The annual season of the Nobel Prize has coincided with the worldwide celebration of the beginning of Mohandas Karamchand Gandhi’s 150th birth anniversary year, so it seems apt to ask, again, that old question: how is it that the Mahatma, the most powerful symbol of non-violence in the last century, was never awarded the Nobel Peace Prize?
The Nobel website itself asks: “Was the horizon of the Norwegian Nobel Committee too narrow? Were the committee members unable to appreciate the struggle for freedom among non-European peoples? Or were the Norwegian committee members perhaps afraid to make a prize award which might be detrimental to the relationship between their own country and Great Britain?”
Gandhi was nominated in 1937, 1938, and 1939 by Ole Colbjørnsen, a Labour member of the Norwegian Storting (Parliament). The motivation for the first nomination was written by women in the Norwegian branch of Friends of India, a network of associations in Europe and the US. The Nobel Committee’s adviser, Professor Jacob Worm-Müller, however, argued in his report that Gandhi, though “a good, noble and ascetic person”, was given to “sharp turns in his policies”, which made him both “a freedom fighter and a dictator, an idealist and a nationalist”. Worm-Müller referred to critics who alleged Gandhi was not consistently pacifist, and doubted if his ideals were universal — his “struggle in South Africa was on behalf of the Indians only, and not of the blacks…”
In 1947, Gandhi was nominated by B G Kher, G V Mavalankar and G B Pant. Pandit Pant described him as the “the greatest living exponent of the moral order and the most effective champion of world peace today”. The Committee’s adviser, historian Jens Arup Seip, wrote, according to the Nobel website, a “rather favourable, yet not explicitly supportive” report. Committee Chairman Gunnar Jahn recorded that two members, Christian conservative Herman Smitt Ingebretsen and Christian liberal Christian Oftedal, favoured Gandhi, but the other three — inclduing Labour politician Martin Tranmæl and former Foreign Minister Birger Braadland who did not want to honour Gandhi in the middle of Partition and riots — did not. The Nobel went to The Quakers.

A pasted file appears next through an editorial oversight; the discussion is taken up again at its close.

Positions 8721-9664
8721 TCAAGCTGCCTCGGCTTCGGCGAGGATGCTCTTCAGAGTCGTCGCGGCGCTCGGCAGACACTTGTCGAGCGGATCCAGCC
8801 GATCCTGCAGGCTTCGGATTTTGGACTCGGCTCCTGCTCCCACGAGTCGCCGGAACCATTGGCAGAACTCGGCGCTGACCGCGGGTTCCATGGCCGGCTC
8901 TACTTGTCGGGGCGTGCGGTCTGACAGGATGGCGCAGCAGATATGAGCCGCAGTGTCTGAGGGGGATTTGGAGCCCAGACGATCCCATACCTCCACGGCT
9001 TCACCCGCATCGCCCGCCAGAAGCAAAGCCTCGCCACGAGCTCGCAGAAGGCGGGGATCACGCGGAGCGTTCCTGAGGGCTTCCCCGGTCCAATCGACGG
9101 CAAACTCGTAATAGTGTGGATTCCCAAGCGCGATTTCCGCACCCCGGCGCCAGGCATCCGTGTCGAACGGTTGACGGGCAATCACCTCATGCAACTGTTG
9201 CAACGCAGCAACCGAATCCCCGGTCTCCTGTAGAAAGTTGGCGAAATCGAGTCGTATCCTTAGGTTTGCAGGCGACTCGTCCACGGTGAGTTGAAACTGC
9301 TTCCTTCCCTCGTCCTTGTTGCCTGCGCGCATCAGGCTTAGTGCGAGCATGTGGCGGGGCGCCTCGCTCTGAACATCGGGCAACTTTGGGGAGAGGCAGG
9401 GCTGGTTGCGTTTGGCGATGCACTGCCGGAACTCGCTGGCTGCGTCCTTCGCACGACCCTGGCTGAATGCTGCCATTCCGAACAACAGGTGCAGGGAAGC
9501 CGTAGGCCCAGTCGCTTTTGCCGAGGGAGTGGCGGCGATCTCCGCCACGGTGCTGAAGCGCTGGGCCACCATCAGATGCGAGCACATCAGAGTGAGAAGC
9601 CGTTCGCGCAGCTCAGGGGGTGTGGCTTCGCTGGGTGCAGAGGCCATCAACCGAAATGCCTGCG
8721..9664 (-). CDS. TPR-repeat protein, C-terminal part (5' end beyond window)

Gandhi was assassinated two days before the 1948 Peace nominations closed. There were six nominations on his behalf, including from the 1947 and 1946 Laureates, The Quakers and Emily Greene Balch. Seip wrote that given the numbers of people on whose attitudes Gandhi had left his mark, he “can only be compared to the founders of religions”.
The Nobel Foundation’s statutes did allow a posthumous award under certain circumstances. But Gandhi did not belong to an organisation and had not left a will, so it was unclear who would receive the prize money. The Committee’s lawyer, Ole Torleif Røed, sought the opinion of prize-awarding institutions, and was advised against a posthumous award. Eventually, the Committee said “there was no suitable living candidate” that year. Chairman Jahn recorded that Oftedal dissented on this.
The Nobel Prize website observes that:
* Up to 1960, when anti-apartheid activist Albert John Lutuli was honoured, the Peace Nobel went almost exclusively to Europeans and Americans. Gandhi was a ‘different’ man — not a real politician or proponent of international law, not a humanitarian relief worker, not an organiser of global peace congresses.
* The Committee’s archives do not suggest that a possible adverse British reaction to an award to Gandhi was ever taken into account.
* In 1947, a majority in the Committee had doubts about the consistency of Gandhi’s pacifism, triggered by a misleading news report that quoted him as saying that “if there was no other way of securing justice from Pakistan… the Indian Union Government would have to go to war against it”, and “Muslims whose loyalty was with Pakistan should not stay in the Indian Union”.